For a long time, the NHRA hasn't gotten the benefit of the doubt in controversial situations. And, to be honest, in previous administrations of the sanctioning body, they didn't deserve it. Decisions made out of arrogance or for fear of legal ramifications, basically made the bed they must sleep in all too often.

This weekend's NHRA Nationals in Norwalk, Ohio provides another no-win situation.

NHRA and Norwalk executives decided to keep many of their sportsman divisions at home, precisely those who park in the grassy areas of this beautiful facility. Perhaps the NHRA learned from a previous mistake some seem to forget.

Remember Houston 2013? This was the weekend when torrential rains flooded out the pits of Houston Raceway Park, leaving many of the big rigs mired in the grass and unable to even make their way to the staging lanes even if the sportsman portion wasn't called off. It was also the weekend many of us wondered if it was truly time to split the national event experience for professional and sportsman racers. 

Since then NHRA has made significant adjustments to their program, namely bringing the sportsman winners up for post-race interviews and at times racing to completion many classes ahead of forecasted weather instead of keeping them over until Monday or later for completion.

In other words, they’ve tried to get better.

NHRA made a proactive decision before racers traveled hundreds or thousands of miles to turn them back in an attempt to get out ahead of the situation. I get it. It sucks anytime a race gets canceled, or in this case, partially postponed.

When a reasonable-thinking race fan or racer, puts themselves in the same situation as those at the NHRA or the Bader family making the decision, I'm convinced they'd have done the same thing too.

Drag racing has more visible critics than ever these days thanks to social media. There were probably just as many "back in the day" when drag racing was so perfect as some would argue, just no avenue such as Facebook, Instagram or Twitter to record. There was only the media, whose message was weeks after the fact.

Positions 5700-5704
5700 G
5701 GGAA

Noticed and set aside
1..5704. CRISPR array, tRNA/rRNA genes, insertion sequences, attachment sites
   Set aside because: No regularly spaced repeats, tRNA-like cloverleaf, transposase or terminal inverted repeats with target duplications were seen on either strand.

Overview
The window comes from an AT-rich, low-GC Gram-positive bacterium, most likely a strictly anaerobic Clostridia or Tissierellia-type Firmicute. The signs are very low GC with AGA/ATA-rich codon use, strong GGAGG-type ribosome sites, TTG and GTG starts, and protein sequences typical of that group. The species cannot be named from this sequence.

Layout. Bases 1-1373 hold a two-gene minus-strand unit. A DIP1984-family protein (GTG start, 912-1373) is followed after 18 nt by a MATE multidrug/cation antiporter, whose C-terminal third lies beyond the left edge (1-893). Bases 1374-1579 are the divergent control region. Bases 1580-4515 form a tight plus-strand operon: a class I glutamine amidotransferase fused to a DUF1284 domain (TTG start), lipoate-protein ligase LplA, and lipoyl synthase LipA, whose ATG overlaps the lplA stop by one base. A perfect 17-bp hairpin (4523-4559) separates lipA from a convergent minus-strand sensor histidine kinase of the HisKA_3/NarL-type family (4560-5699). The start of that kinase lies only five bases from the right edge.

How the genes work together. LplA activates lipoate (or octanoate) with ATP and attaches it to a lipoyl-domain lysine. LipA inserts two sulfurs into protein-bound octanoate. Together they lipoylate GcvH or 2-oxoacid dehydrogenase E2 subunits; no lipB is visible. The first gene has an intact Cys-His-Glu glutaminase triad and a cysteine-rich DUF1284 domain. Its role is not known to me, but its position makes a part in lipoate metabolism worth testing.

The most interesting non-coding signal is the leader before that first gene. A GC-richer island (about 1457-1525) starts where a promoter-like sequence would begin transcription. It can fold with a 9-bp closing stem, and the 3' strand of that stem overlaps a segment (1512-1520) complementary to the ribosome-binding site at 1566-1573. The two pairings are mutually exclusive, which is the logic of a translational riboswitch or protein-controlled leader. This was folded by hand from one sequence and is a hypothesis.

I love sportsman drag racing; always have and always will. Modified Eliminator remains burned into my heart and likely will be there when I die. However, in all of my years of seeing television commercials and hearing radio spots for local events (three NHRA events within 150 miles of home), I don't recall once extolling the virtues of Super Comp or any of the other great classes of competition to sell tickets.

The statement above is not me being a hater; it's a realist observation.

Houston - 2013

Right now, as I see it, NHRA and the Bader family, longtime owners of the beautiful facility in Norwalk, Ohio, are in survival mode with this decision.

Some might say NHRA doesn't care about sportsman racing, but they'll be hard-pressed to say the same about the Baders. The Bader' actions towards the sportsman racers and fans have spoken louder than words time after time for the last five decades.

Reschedule the entire event for another weekend, some suggest. It's not that simple, because of factors, namely advertising, activation and television procedures. It would be a noble thing to do, but also a financially disastrous one as well.

They will run this portion in another day and time. As far as I can see, NHRA has been more than willing to be flexible in the refund and/or transfer process.

Decisions aren't always popular, and sometimes they are wrong. However, when you look at all the factors, lay out all the details as if you are the one with the vested interest, it will trouble your heart, but then you should see why what was done, was done.

Want to be mad at someone?

Blame Mother Nature. She's made the mess others have to pay for.